While often considered a staple of classic British cuisine, lamb has a rich history in Italy. Lambs, or agnelli, are commonly featured in Christian iconography and traditionally eaten at Pasqua (the first of a two-day Easter celebration in Italy). Furthermore, abbacchio, or milk-fed lamb, has enjoyed prominence in Roman cuisine since ancient times. Primarily eaten in the spring, this festive dish is still prepared as part of Easter celebrations across Lazio. The term ‘abbacchio’ is derived from the root ‘bacchio’, denoting the long pole or staff used for herding livestock.
While lamb is evidently prominent in springtime Italian cuisine, our lamb ragu recipe is highly sought after year-round - and for good reason. The key to cooking the perfect lamb ragu is taking your time. This dish is packed with flavour, too, in part because of the supreme quality of the meat used, but also because of the wonderful aromatics infused during the cooking process. To accentuate the natural, sweet aroma of the meat, we infuse the ragù with a bouquet garni (‘’garnished bouquet’’ in French, denoting a bundle of herbs tied together during cooking) of rosmarino (rosemary), timo (thyme), and - in a nod to the British culinary tradition - un po ‘di menta (a hint of mint). Paired with thick strands of fresh pappardelle, this decadent braised lamb ragu is both fragrant and moreish.
Our signature lamb ragù recipe
Prep time: 90 minutes
Cooking time: 1 - 2 hours
Calories per serving: 792kcal
- 600g fresh pappardelle (for ingredients, see our fresh pappardelle guide)
- 2 x 400 g cans of diced tomato
- 600 g lamb diced into 1 - 2inch pieces
- 500 ml of lamb stock (use chicken stock if you can’t get your hands on lamb)
- 1 small onion, diced
- 1 large carrot, diced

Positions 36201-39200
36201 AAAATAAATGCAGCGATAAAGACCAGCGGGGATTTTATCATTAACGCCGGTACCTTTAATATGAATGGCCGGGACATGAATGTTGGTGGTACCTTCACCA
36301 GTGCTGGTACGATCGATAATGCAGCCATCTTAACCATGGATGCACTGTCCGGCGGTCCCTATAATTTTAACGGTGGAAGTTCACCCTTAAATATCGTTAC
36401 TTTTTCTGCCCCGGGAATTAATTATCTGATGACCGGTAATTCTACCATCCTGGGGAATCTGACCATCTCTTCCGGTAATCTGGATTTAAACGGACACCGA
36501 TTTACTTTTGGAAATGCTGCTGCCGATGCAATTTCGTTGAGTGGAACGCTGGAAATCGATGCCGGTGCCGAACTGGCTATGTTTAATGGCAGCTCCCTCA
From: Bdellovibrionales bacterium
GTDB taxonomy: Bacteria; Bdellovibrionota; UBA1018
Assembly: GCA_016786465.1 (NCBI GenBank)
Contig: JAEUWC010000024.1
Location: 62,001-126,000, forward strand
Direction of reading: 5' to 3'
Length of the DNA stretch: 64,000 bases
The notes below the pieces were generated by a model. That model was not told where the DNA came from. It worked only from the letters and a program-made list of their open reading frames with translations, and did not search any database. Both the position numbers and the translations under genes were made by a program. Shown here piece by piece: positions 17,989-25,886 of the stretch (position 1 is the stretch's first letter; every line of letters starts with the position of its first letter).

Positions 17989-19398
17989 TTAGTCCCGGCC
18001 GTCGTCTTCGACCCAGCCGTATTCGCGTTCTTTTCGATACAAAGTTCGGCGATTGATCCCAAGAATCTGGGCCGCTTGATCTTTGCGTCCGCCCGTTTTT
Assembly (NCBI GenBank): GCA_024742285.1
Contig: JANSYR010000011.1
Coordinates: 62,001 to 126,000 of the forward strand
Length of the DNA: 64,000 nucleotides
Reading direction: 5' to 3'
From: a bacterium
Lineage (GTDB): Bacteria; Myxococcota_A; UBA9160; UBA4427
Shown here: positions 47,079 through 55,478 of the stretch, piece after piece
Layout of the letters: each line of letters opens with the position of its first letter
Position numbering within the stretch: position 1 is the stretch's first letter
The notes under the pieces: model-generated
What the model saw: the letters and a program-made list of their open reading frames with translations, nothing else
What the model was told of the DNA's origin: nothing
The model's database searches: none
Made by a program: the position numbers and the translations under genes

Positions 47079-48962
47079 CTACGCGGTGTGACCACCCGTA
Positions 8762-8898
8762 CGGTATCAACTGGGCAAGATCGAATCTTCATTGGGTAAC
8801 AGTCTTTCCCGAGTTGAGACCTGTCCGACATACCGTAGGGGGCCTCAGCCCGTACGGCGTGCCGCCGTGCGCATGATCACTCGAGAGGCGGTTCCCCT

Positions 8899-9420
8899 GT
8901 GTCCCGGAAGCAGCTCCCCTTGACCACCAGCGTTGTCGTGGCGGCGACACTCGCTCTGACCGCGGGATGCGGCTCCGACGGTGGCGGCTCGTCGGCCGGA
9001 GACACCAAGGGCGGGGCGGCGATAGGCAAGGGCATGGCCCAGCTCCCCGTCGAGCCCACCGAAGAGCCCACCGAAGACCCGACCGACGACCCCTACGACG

- 1-2 celery stalks, diced
- a generous splash of red wine
- 1 tbsp of extra virgin olive oil
- 3 tsp mint, chopped
- 1 clove of garlic, minced
- 2 tsp of sugar
- 1 sprig of rosemary
- 1 bay leaf
- 2 sprigs of thyme
- Salt and black pepper, to taste
- Heat the olive oil in a large skillet on medium-high heat until shimmering then add your lamb and quickly brown the outside
- Remove the lamb and add the onions and cook until soft. Then add the garlic and cook until fragrant.
- Add the carrots, celery, and tomatoes and cook for about 5 minutes. If the mixture starts to get dry, start slowly adding the lamb stock.
- Deglaze the pan with your red wine and then add the lamb stock (if you haven’t already).
- Add the lamb back in, followed by sugar, mint, rosemary, bay leaf, and thyme.
- Cook for 1-2 hours, or until the mixture has thickened and the lamb is very tender.
- In the meantime, prepare your fresh pappardelle, following our simple pappardelle guide, or the below tutorial:
- Taste the sauce and season with salt and black pepper.
- Heat a pot of generously salted water until boiling, before adding your fresh pappardelle. Cook for 2-3 minutes or until al dente. Once cooked, strain the pasta, ensuring to reserve a little bit of the starchy cooking water.
- Transfer your pappardelle to the pan with the sauce and mix well over a low heat. If you need some extra liquid, you can also add a few tablespoons of the cooking water kept aside (this will give your dish a nice glossy finish).
- Plate and garnish with a generous helping of Parmigiano Reggiano. Buon appetito.
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